Date Celebrates the FreeBSD Operating System and Its Global Impact on Open Source Computing
BOULDER, CO – June 3, 2019 – The FreeBSD Foundation, supporters of FreeBSD, one of the oldest and largest open source computer operating systems in the world and used by many top corporations, has announced that June 19, 2019 is FreeBSD Day. FreeBSD Day marks the date in 1993 that developers named the new open source operating system and celebrates the impact FreeBSD has had on open source computing.
“We’re very excited to celebrate FreeBSD, its pioneering technologies, and the impact it has made on the world for the past 25 years,” said FreeBSD Foundation Executive Director Deb Goodkin. “The FreeBSD Foundation is pleased to continue to support the FreeBSD Community and join in honoring the Project and those who work countless hours making it the stable, secure, and reliable open source operating system it is today,” she added.
FreeBSD impacts millions of lives every day. Whether you are streaming Netflix, playing games on the PS4, or planning your trips on Trivago, you’re using FreeBSD. This robust and scalable open source operating system is ideally suited for servers, embedded devices, security products and desktops. Its high performance, stability, security, standards compliance, and trouble-free system administration make it the choice for many Internet service and content providers, universities, network and data storage appliance vendors, and enterprise corporations.
Other operating systems, such as Linux, supply just the kernel and require third-party software and tools to handle the functions of the operating system. FreeBSD, however, is a cohesive base system. It is developed, integrated and tested as a complete functioning operating system that includes a kernel, device drivers, tools, userland utilities and excellent documentation in several languages. As a result, developers find it’s easier to work out bugs and implement corrections with FreeBSD.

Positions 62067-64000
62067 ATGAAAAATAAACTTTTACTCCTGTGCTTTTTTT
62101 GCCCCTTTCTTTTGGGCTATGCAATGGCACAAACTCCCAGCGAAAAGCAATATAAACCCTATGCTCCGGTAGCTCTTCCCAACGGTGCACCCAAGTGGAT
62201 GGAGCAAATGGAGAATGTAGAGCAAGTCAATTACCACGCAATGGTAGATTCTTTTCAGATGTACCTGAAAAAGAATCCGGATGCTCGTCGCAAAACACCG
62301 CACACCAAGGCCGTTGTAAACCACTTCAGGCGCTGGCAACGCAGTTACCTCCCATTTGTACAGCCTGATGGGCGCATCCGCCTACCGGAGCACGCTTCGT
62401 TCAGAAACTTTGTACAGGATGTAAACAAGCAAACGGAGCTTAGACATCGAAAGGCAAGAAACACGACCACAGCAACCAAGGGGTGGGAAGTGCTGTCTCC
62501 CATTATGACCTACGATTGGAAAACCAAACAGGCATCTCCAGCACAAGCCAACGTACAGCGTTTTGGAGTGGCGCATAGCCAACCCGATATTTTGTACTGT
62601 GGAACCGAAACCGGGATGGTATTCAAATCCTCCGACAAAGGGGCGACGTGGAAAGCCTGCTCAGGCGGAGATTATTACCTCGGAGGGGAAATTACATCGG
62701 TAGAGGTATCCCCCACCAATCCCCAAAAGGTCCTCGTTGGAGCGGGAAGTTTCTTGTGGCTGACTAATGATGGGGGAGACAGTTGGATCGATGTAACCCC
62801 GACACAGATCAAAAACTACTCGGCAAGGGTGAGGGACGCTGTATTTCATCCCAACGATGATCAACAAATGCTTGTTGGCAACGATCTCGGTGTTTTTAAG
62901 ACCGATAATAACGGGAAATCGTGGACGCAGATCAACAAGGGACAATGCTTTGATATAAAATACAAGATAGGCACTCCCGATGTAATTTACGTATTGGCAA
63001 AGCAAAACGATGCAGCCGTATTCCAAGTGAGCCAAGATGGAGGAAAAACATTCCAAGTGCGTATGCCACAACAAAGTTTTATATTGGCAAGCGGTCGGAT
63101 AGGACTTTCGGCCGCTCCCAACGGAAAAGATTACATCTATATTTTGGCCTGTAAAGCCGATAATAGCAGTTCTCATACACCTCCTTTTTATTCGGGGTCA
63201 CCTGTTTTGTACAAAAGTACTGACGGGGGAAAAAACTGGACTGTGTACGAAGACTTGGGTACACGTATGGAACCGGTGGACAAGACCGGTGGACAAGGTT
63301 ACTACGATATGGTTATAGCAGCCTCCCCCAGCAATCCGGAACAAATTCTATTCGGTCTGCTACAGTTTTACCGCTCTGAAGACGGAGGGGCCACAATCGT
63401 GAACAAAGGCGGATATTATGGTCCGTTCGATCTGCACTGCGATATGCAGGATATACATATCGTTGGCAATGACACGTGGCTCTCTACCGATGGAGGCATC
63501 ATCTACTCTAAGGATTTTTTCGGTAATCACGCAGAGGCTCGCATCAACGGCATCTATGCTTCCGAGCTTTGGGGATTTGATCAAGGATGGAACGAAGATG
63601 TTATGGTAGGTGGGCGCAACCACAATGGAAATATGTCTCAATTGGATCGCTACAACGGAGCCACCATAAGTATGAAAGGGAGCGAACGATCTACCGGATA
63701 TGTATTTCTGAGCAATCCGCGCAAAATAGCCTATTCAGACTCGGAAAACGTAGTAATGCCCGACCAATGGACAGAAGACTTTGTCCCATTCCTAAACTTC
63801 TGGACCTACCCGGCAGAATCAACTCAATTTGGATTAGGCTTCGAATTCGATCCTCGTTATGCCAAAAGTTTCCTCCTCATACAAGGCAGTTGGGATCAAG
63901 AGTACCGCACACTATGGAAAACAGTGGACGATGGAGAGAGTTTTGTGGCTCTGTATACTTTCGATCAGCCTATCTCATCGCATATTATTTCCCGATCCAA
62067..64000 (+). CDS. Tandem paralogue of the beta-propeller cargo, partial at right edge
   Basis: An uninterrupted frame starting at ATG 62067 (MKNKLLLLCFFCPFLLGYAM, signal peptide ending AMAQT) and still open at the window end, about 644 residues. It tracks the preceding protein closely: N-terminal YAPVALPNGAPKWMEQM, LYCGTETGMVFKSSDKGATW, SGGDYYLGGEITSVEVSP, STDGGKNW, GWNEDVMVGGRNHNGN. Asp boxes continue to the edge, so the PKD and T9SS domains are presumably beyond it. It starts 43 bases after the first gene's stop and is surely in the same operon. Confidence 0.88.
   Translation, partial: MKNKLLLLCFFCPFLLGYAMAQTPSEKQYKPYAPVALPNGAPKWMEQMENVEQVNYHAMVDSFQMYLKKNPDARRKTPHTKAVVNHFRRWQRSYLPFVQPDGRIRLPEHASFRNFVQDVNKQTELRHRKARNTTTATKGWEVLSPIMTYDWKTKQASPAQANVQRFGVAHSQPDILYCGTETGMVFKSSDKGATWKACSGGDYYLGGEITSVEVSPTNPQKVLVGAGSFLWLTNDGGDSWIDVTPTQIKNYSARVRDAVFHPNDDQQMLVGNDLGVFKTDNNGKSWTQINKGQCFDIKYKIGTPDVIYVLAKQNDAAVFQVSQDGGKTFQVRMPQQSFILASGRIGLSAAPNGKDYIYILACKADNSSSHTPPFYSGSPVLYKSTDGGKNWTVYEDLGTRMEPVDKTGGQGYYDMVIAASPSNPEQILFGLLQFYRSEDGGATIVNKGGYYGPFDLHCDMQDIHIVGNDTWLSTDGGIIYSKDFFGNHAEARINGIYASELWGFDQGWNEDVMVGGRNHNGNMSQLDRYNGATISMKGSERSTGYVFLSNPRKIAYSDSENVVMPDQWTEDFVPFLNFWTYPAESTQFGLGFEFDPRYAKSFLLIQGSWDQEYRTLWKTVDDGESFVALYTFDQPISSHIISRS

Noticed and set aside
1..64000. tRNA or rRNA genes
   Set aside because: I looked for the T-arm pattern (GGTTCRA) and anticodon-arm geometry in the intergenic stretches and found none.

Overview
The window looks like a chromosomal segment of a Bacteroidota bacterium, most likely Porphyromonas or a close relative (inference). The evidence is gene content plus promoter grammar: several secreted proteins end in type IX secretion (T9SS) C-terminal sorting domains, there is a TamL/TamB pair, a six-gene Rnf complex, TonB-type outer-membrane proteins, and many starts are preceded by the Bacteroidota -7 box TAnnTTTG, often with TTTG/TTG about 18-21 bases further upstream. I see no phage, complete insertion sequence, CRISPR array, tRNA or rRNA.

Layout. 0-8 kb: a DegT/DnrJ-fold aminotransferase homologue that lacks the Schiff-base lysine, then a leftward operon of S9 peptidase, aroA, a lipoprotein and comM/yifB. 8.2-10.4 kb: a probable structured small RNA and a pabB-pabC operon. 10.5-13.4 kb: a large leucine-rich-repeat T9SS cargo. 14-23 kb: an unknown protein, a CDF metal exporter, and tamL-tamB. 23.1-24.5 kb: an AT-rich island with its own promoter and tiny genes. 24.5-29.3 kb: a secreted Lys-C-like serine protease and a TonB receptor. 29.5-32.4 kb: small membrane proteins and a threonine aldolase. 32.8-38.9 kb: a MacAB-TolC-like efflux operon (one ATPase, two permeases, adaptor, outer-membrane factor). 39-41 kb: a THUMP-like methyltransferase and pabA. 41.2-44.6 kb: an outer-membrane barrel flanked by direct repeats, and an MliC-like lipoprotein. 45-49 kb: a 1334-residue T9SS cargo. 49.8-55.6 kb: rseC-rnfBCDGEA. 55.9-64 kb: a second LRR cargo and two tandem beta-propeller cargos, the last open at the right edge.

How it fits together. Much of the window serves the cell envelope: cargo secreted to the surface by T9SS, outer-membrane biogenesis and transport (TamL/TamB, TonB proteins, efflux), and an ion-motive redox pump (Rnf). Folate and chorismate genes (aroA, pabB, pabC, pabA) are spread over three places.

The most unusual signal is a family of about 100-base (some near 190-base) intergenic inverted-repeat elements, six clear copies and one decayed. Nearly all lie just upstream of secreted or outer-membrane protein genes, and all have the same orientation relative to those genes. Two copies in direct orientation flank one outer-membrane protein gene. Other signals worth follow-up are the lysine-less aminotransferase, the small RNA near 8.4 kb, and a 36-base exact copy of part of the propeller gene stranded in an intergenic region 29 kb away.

The FreeBSD Project includes a developer-elected Core Team, functional teams for different aspects of the operating system, and a community of thousands of developers and contributors from all over the world. While most other open-source operating systems have a hierarchical and notoriously difficult approval process for new code, the FreeBSD community of developers has a collaborative development environment. Its democratic and approachable nature makes it easy to contribute enhancements and functionality to any of the ongoing FreeBSD projects.
About FreeBSD Project
FreeBSD is an open source operating system descended from the Unix developed at the University of California, Berkeley that became an open source project in 1993 with several hundred active committers from across the globe. Today, FreeBSD provides a copy-free modern operating system that is up-to-date and scalable, offers high-performance, security, and advanced networking. It is used for personal workstations, Internet servers, embedded devices, routers, and firewalls. The FreeBSD packages collection includes tens of thousands of popular software suites such as: Apache web server, GNOME, KDE, X.org, Python, Firefox and more. The FreeBSD community is comprised of a global community of end users, developers and companies large and small working together to further the OS.
About FreeBSD Foundation
The FreeBSD Foundation is a 501(c)(3), US based, non-profit organization dedicated to supporting and promoting the FreeBSD Project and community worldwide. Funding comes from individual and corporate donations and is used to fund development projects; support infrastructure; improve test coverage, continuous integration and automation; sponsor community engagement; and advocate for the Project. The Foundation also represents the FreeBSD Project in executing contracts, license agreements, and other legal arrangements that require a recognized legal entity. For more information or to find out how you can get involved, please call (720) 207-5142 or visit our website at: https://www.freebsdfoundation.org/. Follow us on Facebook at @FreeBSDFoundation and on Twitter at @freebsdfndation.